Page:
Divercity is starting a series of articles on the use of wood in commercial real estate. In this first part, we will look at its geographical origin, the certified sectors and the evolution of European forestry.
In Europe, the largest wood-producing regions are Tyrol (Austria) and Germany. Resources are abundant and PEFC-certified: for each mature tree cut, two new plants must take over. But the chain of traceability is more complex than that and involves, for example, also sawmills. There are also other international certifications, such as the FSC rating for example.
An interesting number: it should be noted that only 30% of European certified wood will be used for construction elements (mainly softwoods such as fir or spruce). The rest is destined for paper mills, furniture or other industrial uses.
We consume less than the reserves
In Europe, an interesting figure measures the relationship between the quantities of wood harvested and what the forests contain. This relationship between harvesting and biomass is virtuous since at European level, we capture only 74% of the annual growth of the forest.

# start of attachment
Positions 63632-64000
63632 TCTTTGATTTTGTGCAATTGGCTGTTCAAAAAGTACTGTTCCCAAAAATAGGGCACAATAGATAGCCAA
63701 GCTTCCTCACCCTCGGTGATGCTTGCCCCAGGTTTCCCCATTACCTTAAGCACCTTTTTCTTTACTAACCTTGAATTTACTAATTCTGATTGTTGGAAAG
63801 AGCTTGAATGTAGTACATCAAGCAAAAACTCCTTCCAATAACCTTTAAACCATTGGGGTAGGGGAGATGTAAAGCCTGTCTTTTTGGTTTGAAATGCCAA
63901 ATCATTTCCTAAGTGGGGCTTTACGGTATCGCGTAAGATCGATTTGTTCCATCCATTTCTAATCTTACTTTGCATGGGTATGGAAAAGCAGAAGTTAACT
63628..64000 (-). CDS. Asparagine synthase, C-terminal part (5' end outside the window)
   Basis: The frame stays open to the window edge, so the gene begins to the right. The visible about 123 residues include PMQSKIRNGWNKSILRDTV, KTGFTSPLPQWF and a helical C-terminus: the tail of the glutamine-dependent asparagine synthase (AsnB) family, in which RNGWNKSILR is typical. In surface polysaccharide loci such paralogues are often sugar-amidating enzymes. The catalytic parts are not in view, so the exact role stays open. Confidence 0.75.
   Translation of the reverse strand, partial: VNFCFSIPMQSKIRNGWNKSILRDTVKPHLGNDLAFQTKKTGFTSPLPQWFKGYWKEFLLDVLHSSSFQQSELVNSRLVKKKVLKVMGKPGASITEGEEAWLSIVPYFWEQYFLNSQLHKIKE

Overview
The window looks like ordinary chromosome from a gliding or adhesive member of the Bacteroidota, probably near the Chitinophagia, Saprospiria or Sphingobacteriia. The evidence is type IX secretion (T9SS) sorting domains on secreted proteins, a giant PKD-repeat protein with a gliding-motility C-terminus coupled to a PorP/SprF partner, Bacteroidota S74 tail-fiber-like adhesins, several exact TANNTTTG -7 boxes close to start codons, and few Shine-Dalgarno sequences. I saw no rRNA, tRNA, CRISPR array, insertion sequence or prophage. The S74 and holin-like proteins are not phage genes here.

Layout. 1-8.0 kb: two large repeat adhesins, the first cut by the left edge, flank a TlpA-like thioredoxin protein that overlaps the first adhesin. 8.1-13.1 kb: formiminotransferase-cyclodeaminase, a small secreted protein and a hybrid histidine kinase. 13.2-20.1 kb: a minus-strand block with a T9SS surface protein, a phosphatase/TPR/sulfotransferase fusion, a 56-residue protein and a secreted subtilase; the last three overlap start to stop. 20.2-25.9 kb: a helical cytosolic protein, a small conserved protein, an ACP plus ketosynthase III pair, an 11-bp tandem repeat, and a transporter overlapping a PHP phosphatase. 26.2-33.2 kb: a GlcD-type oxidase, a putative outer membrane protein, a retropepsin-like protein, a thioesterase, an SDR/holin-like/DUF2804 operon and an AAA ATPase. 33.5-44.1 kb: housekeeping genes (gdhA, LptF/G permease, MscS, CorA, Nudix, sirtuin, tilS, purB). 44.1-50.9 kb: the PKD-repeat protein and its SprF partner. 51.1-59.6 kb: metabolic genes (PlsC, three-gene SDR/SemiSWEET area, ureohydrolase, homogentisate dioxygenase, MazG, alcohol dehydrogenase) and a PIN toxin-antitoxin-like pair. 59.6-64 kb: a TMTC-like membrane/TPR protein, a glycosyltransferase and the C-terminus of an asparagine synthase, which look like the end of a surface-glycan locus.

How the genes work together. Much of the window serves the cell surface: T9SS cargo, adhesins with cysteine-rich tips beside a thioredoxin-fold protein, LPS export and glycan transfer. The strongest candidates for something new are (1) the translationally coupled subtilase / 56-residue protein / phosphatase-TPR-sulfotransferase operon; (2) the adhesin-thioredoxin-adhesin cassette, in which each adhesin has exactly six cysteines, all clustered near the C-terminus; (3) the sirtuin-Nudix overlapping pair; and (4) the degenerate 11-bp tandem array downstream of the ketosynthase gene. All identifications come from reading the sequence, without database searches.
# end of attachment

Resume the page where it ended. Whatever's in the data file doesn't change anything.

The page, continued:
Certain European regions (such as Wallonia or part of Germany), on the other hand, have a negative ratio (which therefore exceeds 100% of growth). The causes of this overrun have nothing to do with overexploitation but with certain diseases. For example, bark beetles, small larvae that devour the sap and dry out trees, making their felling inevitable. Knowing that a spruce takes between 50 and 80 years to reach maturity, one can imagine the possible economic and ecological damage. That said, the European forest is doing rather well as a whole since it has grown by 8% over the past thirty years. The production capacity, over the same period, increased from 129m3/ha to 169m3/ha.
The current challenge for European foresters? Promoting the use of hardwoods in construction (currently mainly intended for the paper industry) and developing the use of certain species in this sector, such as oak, ash, chestnut or beech. The cost price of which is often higher but the mechanical characteristics sometimes more efficient than those of fir.